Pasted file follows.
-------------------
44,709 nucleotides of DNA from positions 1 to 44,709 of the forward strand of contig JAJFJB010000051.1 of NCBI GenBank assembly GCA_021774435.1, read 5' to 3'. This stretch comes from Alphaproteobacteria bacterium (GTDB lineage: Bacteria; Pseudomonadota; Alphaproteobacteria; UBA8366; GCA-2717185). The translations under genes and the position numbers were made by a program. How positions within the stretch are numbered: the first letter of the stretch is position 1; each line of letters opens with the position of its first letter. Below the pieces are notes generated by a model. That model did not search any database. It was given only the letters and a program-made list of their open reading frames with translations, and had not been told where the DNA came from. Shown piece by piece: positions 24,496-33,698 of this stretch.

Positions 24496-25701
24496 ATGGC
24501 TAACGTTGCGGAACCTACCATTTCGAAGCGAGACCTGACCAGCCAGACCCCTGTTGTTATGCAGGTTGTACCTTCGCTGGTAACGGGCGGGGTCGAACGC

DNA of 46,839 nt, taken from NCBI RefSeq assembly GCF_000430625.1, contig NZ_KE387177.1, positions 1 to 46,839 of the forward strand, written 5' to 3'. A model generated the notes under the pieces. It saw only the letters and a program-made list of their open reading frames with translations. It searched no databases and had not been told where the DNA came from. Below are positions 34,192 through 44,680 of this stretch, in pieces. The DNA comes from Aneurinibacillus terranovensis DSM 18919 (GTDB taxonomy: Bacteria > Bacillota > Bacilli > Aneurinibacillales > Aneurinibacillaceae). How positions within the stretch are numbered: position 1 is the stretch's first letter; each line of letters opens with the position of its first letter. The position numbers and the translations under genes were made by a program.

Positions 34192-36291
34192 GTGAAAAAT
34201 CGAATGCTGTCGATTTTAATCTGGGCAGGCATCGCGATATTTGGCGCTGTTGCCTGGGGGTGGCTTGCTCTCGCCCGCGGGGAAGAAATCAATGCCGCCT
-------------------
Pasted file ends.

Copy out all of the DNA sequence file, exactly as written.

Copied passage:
44,709 nucleotides of DNA from positions 1 to 44,709 of the forward strand of contig JAJFJB010000051.1 of NCBI GenBank assembly GCA_021774435.1, read 5' to 3'. This stretch comes from Alphaproteobacteria bacterium (GTDB lineage: Bacteria; Pseudomonadota; Alphaproteobacteria; UBA8366; GCA-2717185). The translations under genes and the position numbers were made by a program. How positions within the stretch are numbered: the first letter of the stretch is position 1; each line of letters opens with the position of its first letter. Below the pieces are notes generated by a model. That model did not search any database. It was given only the letters and a program-made list of their open reading frames with translations, and had not been told where the DNA came from. Shown piece by piece: positions 24,496-33,698 of this stretch.

Positions 24496-25701
24496 ATGGC
24501 TAACGTTGCGGAACCTACCATTTCGAAGCGAGACCTGACCAGCCAGACCCCTGTTGTTATGCAGGTTGTACCTTCGCTGGTAACGGGCGGGGTCGAACGC

DNA of 46,839 nt, taken from NCBI RefSeq assembly GCF_000430625.1, contig NZ_KE387177.1, positions 1 to 46,839 of the forward strand, written 5' to 3'. A model generated the notes under the pieces. It saw only the letters and a program-made list of their open reading frames with translations. It searched no databases and had not been told where the DNA came from. Below are positions 34,192 through 44,680 of this stretch, in pieces. The DNA comes from Aneurinibacillus terranovensis DSM 18919 (GTDB taxonomy: Bacteria > Bacillota > Bacilli > Aneurinibacillales > Aneurinibacillaceae). How positions within the stretch are numbered: position 1 is the stretch's first letter; each line of letters opens with the position of its first letter. The position numbers and the translations under genes were made by a program.

Positions 34192-36291
34192 GTGAAAAAT
34201 CGAATGCTGTCGATTTTAATCTGGGCAGGCATCGCGATATTTGGCGCTGTTGCCTGGGGGTGGCTTGCTCTCGCCCGCGGGGAAGAAATCAATGCCGCCT